ABSTRACT: In response to the high nationwide prevalence of psychological trauma among court-involved youth who have been exposed to abuse and neglect and the associated far-reaching adverse consequences, there are calls to develop a trauma-informed workforce across the various systems (child welfare, juvenile justice, mental health, and education) designed to serve this population. We describe a pilot test of a modified version of the Heart of Teaching and Learning (HTL) curriculum, an intervention designed to increase trauma-informed practices in education settings. This program was implemented in a public charter school that exclusively serves court-involved youth placed in residential treatment. The intervention was associated with decreases in trauma symptoms experienced by youth. Because student perceptions of teachers were high both before and after implementation of the curriculum, no statistically significant changes were observed. The article concludes with a discussion of the ways in which the curriculum can be used to help prepare a national education workforce capable of implementing trauma-informed evidence-based practices in school settings.
ABSTRACT: This study explores how the lived experience of court-involved youth impacts learning and school culture, and solicits youth voice in creating a trauma-informed intervention to improve student educational well-being. Thirty-nine female students, with ages 14 to 18, participated in focus groups to describe externalizing behaviors that they have both witnessed and personally struggled with in the classroom, discuss the perceived causes of these behaviors, and their suggestions for improving school culture to reduce these behavior manifestations in the classroom. Two major categories of behavior were identified, including: “anger emotions” and “aggressive actions.” Students described the causes of behavior as, “environmental influences” and “triggers.” The most common solutions that students gave to reduce externalizing behaviors in school settings included “encouraging respect of others” and “improving behavior management to enhance student engagement.” An additional solution suggested by the students included the “monarch room as support.” The Monarch Room is an alternative intervention to traditional suspension/expulsion polices that provides students in need of specific emotional support an opportunity to redirect/de-escalate externalizing behavior or mood in the school setting. This study highlights the need for trauma-informed approaches in school settings, and the importance of the inclusion of a youth voice in developing and implementing these intervention models.
Research has yet to evaluate the impact of trauma-informed educational practices, especially among court-involved student populations. Additionally, the voice and experiences of these students is rarely included in the literature. Studies should conduct further testing of specific school interventions to determine effective trauma-informed methods of educating traumatized and court-involved youth. Critical to this evaluation is understanding the impact of the intervention from the perspective of the students themselves. This study seeks to fill these gaps, exploring student perceptions and providing empirical support for the use of trauma-informed training and practices in school settings that serve traumatized students. It has important implications for the use of trauma-informed policy and practices to improve the educational well-being of this traditionally academically disadvantaged population. Schools and other educational settings can apply this knowledge to inform the development of their own trauma-informed staff training, implement new teaching personnel practices in the classroom, as well as develop new policies and practices related to suspension, expulsion, and alternative disciplinary actions for students.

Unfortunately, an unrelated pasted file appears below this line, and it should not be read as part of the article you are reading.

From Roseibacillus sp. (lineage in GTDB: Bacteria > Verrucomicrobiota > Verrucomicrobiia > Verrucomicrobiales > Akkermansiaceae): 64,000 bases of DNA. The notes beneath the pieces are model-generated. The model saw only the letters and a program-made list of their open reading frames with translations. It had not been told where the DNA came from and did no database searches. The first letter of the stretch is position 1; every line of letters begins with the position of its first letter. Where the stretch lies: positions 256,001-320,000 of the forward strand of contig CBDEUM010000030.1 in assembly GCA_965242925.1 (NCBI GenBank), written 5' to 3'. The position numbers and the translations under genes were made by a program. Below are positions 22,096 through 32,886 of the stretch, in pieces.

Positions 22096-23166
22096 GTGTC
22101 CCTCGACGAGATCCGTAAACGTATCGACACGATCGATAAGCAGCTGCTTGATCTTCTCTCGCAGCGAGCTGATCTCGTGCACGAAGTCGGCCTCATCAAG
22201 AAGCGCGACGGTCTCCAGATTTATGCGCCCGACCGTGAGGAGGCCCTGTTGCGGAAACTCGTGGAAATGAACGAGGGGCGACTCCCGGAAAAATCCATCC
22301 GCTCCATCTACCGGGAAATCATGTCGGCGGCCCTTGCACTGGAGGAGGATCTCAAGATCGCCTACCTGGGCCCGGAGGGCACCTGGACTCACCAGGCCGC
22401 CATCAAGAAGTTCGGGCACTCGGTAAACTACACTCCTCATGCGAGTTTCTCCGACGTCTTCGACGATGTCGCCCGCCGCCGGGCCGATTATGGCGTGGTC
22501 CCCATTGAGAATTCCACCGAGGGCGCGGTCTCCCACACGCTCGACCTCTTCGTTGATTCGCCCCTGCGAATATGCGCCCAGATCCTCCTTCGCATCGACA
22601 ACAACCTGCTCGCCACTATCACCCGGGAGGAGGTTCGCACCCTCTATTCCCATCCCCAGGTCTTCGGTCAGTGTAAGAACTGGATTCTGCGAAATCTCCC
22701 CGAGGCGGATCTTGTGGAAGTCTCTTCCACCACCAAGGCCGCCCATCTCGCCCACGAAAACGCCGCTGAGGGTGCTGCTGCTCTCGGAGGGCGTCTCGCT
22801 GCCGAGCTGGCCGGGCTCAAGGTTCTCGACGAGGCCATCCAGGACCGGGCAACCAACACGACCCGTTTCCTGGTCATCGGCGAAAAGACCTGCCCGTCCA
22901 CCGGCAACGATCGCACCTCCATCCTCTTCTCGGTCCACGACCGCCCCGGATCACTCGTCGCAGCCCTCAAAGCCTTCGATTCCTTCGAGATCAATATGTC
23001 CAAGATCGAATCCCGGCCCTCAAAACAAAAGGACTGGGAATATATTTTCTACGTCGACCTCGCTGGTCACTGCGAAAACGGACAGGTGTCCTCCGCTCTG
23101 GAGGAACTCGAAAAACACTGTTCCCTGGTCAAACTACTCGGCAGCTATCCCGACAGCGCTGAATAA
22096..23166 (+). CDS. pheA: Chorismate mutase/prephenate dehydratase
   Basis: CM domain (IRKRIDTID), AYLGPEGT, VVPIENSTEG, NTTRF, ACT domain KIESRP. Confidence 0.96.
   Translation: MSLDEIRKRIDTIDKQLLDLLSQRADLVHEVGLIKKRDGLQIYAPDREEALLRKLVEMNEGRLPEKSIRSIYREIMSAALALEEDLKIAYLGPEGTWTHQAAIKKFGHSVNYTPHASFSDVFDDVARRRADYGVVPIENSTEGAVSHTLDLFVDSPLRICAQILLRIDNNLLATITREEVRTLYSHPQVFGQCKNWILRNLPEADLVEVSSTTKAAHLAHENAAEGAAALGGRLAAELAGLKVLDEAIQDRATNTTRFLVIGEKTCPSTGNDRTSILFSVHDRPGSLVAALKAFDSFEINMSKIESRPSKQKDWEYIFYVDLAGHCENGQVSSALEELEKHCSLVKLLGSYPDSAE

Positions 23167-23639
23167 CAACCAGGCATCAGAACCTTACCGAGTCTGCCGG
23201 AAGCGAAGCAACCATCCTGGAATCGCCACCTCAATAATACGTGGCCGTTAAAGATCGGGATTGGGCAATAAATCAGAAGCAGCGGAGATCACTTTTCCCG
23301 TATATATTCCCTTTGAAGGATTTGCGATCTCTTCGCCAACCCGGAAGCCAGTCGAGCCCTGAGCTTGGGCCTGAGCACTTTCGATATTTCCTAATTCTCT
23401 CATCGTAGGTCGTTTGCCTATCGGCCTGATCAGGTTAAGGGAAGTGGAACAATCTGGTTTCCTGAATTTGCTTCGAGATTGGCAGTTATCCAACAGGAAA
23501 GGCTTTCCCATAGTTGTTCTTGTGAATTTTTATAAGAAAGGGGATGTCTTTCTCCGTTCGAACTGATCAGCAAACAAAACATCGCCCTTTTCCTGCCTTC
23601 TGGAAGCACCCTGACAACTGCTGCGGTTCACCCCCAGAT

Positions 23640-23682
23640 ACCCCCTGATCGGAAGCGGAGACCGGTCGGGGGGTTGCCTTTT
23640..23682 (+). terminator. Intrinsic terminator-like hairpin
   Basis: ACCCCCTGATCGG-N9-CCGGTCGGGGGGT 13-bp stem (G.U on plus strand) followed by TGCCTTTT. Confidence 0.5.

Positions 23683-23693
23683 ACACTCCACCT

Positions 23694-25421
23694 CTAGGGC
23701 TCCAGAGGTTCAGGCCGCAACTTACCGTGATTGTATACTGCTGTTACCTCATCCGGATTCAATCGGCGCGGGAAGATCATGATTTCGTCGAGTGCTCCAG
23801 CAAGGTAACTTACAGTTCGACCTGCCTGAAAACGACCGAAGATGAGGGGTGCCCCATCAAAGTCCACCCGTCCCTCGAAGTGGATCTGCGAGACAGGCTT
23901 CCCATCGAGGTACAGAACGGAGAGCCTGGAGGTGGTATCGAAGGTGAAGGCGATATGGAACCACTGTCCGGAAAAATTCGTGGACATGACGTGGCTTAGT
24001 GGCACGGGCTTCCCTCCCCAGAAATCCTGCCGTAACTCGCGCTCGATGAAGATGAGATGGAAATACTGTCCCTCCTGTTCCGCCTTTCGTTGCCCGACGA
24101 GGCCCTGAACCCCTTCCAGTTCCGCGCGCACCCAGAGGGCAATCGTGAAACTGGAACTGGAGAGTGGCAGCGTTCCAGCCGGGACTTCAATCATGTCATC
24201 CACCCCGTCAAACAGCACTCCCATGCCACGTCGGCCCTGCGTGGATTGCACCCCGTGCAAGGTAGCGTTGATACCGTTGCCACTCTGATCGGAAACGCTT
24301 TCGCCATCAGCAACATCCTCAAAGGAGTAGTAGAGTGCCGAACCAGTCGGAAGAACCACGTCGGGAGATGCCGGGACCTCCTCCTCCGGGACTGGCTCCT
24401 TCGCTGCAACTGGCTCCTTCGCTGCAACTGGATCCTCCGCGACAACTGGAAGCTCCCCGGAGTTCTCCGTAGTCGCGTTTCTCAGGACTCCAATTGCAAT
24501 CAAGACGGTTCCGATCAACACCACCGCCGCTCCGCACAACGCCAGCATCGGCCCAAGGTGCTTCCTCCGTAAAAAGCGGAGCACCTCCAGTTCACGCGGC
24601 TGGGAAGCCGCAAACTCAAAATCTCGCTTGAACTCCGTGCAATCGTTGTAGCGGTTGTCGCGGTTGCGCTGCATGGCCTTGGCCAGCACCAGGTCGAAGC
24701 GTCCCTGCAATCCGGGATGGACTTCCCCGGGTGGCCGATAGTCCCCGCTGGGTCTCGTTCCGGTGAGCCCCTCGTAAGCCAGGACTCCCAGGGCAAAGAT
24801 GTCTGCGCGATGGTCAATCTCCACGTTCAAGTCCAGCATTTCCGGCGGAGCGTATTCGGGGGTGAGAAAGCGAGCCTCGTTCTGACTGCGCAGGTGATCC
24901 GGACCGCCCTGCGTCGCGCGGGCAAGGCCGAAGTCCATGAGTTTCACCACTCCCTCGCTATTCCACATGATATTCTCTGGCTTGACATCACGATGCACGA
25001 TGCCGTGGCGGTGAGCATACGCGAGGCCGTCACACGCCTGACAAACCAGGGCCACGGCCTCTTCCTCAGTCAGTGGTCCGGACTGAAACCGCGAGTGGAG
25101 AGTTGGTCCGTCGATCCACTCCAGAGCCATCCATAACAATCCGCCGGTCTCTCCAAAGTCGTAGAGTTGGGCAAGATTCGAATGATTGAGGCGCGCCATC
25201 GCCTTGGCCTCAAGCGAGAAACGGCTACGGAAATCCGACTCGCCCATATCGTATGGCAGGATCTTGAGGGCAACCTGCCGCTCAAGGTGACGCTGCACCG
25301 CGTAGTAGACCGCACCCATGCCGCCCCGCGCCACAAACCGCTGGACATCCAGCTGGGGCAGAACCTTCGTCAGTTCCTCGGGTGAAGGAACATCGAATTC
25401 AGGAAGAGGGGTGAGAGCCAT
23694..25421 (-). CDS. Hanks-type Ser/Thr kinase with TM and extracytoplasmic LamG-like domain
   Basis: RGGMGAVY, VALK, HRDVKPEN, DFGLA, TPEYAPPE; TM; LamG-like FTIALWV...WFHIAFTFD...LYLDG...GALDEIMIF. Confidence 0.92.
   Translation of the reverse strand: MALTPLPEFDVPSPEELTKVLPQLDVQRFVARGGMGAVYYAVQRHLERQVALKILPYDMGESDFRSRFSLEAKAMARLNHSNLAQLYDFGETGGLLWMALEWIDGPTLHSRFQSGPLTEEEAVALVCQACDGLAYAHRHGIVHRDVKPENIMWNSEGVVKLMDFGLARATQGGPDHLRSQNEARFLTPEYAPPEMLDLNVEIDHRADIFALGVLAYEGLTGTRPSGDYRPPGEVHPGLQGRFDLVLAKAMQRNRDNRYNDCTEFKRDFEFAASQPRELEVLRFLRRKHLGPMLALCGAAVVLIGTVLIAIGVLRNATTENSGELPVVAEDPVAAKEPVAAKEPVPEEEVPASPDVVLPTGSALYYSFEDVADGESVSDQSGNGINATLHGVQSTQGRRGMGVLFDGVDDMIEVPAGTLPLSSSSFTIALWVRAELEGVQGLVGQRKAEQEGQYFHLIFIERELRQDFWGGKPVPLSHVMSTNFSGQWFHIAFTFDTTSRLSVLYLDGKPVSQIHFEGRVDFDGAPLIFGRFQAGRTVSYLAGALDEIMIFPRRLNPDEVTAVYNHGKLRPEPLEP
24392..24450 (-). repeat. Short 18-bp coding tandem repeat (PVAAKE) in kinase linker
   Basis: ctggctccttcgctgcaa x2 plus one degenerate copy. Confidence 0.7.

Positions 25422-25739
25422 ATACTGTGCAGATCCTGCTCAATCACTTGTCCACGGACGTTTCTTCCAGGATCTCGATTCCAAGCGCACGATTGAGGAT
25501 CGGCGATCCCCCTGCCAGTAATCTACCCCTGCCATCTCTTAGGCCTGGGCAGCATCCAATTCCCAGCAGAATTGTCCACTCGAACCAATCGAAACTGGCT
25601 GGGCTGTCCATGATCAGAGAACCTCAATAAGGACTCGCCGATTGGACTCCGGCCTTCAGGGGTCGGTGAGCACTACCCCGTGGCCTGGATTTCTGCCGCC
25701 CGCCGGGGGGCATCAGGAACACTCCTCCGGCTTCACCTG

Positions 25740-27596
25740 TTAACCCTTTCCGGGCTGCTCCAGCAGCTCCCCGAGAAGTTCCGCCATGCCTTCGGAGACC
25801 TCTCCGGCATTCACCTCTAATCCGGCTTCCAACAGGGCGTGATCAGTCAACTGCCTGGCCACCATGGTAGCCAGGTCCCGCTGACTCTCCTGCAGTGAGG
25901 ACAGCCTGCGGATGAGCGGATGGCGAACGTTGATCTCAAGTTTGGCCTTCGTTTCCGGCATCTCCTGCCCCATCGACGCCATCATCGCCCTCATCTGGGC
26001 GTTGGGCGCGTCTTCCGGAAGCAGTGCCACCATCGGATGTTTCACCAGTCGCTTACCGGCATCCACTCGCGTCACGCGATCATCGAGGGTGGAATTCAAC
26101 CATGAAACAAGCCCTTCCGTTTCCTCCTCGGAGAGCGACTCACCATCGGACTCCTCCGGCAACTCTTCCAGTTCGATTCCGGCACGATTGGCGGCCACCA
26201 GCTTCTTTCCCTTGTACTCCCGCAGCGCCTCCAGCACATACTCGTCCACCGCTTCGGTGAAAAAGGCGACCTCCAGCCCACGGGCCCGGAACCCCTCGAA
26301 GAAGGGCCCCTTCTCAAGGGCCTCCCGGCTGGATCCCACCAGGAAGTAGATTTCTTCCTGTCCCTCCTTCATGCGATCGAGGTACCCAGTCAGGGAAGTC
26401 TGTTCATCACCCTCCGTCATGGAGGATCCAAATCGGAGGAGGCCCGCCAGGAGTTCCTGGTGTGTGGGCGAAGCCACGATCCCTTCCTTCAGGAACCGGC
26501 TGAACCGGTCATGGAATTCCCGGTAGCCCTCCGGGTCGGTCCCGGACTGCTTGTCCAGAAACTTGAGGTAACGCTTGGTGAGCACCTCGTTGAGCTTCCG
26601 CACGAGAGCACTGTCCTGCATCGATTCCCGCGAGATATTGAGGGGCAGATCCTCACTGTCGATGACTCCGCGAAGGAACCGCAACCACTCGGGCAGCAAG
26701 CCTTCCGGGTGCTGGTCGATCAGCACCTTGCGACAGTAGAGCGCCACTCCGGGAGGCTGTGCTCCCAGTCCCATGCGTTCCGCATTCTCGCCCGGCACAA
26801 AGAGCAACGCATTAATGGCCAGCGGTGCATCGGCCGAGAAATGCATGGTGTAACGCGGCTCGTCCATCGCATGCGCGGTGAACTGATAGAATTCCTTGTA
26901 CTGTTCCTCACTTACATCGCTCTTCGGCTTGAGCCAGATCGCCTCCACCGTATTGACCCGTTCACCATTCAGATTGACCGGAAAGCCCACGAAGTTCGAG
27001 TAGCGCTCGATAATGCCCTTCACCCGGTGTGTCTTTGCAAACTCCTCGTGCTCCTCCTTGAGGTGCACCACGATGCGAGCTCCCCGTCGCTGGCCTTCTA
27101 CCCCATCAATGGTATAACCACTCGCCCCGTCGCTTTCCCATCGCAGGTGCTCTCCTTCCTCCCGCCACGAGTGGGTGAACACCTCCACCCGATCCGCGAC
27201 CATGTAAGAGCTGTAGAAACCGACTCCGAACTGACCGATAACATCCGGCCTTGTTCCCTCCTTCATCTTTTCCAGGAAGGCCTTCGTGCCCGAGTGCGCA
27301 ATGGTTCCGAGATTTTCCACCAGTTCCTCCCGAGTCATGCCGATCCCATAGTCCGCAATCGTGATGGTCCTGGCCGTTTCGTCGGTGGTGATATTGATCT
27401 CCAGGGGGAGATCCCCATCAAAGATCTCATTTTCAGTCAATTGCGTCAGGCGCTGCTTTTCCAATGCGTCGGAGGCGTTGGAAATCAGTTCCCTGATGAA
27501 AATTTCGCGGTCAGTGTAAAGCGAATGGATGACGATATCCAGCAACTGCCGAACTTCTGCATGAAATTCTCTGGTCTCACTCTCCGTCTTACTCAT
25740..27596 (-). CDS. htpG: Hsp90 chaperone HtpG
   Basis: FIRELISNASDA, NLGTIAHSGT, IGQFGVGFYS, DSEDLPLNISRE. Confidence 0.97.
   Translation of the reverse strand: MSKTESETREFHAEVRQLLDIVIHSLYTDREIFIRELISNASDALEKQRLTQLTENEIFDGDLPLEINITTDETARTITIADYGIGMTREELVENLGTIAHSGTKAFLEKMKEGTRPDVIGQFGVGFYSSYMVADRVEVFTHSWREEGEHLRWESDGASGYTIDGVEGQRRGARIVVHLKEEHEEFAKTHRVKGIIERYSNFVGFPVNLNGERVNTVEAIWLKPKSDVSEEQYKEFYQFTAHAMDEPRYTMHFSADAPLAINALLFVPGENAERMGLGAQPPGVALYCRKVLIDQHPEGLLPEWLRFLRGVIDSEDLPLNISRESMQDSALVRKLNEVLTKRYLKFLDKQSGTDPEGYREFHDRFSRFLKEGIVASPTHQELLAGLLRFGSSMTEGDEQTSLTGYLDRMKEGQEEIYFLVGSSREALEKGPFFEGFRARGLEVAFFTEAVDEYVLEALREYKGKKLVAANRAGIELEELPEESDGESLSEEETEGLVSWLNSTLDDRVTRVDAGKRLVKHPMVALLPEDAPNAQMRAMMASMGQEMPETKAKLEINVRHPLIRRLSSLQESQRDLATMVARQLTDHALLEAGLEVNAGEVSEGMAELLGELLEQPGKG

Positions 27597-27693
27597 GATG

ABSTRACT: Court-involved students, such as those in foster care and the juvenile justice system, generally experience high incidences of both acute and chronic trauma, adversely impacting their educational well-being and overall academic trajectory. Utilizing perceptions of teachers and other school staff, this study explores the challenges and needs of school personnel working with this student population. Methods: Participants were school personnel employed at a Midwest, urban, public charter school during the 2012-2013 academic year. Focus groups explored the perceptions of school staff members working with court-involved students to develop a staff training curriculum. Focus groups also were conducted after the training intervention to get feedback from participants and identify remaining challenges. Focus group data were analyzed and results were member-checked with study participants. Results: Findings included 7 major themes (14 subthemes) regarding student behaviors that were challenging for school staff to manage. Themes included trauma-related behaviors, attachment-related behaviors, staff pre-intervention needs, intervention feedback, and staff post-intervention needs. Conclusions: Teachers and school staff can play a role in the educational well-being of court-involved youth. However, they need trauma-specific knowledge and resources to be effective.